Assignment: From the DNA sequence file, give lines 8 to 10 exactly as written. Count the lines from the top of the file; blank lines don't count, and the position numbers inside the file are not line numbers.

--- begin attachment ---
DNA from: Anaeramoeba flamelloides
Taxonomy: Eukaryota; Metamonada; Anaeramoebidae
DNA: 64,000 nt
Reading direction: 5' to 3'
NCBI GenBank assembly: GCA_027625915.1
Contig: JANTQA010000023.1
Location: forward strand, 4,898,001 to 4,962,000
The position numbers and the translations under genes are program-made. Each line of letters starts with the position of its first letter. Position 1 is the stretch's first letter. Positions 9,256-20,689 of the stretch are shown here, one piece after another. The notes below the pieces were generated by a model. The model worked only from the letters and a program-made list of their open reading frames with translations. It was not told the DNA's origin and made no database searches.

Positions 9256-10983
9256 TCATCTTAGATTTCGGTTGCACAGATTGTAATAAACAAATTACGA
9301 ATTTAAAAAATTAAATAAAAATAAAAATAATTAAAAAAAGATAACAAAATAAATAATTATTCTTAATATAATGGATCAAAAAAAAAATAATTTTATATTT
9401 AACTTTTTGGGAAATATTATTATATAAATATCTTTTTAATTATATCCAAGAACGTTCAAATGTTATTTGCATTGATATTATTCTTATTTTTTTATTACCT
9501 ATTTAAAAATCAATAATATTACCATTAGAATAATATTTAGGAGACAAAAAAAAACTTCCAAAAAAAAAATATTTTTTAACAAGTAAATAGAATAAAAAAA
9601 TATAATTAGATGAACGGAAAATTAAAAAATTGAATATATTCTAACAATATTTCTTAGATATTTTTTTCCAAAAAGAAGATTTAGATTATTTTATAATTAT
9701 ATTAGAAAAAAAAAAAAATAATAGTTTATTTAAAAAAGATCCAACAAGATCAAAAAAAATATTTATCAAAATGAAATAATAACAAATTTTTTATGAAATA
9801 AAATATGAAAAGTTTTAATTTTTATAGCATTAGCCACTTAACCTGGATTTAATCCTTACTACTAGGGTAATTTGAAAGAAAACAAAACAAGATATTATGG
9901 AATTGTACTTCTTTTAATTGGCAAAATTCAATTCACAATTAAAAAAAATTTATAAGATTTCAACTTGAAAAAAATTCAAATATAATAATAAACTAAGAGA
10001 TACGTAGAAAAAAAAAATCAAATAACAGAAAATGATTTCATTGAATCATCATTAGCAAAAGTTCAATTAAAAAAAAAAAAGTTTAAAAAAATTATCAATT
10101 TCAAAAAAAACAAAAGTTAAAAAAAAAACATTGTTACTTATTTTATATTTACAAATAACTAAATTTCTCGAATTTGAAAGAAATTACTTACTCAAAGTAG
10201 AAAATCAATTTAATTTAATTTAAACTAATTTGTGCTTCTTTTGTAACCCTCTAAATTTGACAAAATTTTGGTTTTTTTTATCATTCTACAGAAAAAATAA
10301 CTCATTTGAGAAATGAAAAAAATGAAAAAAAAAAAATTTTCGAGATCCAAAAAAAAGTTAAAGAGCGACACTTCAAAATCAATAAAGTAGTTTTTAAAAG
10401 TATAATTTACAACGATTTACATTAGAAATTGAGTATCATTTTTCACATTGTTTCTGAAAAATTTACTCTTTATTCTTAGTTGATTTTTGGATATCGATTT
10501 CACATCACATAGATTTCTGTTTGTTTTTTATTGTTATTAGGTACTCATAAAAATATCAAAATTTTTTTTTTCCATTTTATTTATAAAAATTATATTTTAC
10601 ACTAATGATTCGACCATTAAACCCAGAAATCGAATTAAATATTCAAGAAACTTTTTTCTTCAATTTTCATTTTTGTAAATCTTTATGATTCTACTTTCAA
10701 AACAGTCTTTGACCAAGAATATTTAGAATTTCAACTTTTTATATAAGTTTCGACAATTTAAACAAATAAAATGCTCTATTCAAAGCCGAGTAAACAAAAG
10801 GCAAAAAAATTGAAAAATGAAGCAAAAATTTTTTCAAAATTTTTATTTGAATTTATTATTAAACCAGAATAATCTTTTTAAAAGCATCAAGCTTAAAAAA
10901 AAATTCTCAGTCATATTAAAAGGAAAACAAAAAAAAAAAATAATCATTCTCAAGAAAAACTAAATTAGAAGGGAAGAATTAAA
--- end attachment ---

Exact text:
The position numbers and the translations under genes are program-made. Each line of letters starts with the position of its first letter. Position 1 is the stretch's first letter. Positions 9,256-20,689 of the stretch are shown here, one piece after another. The notes below the pieces were generated by a model. The model worked only from the letters and a program-made list of their open reading frames with translations. It was not told the DNA's origin and made no database searches.

Positions 9256-10983
9256 TCATCTTAGATTTCGGTTGCACAGATTGTAATAAACAAATTACGA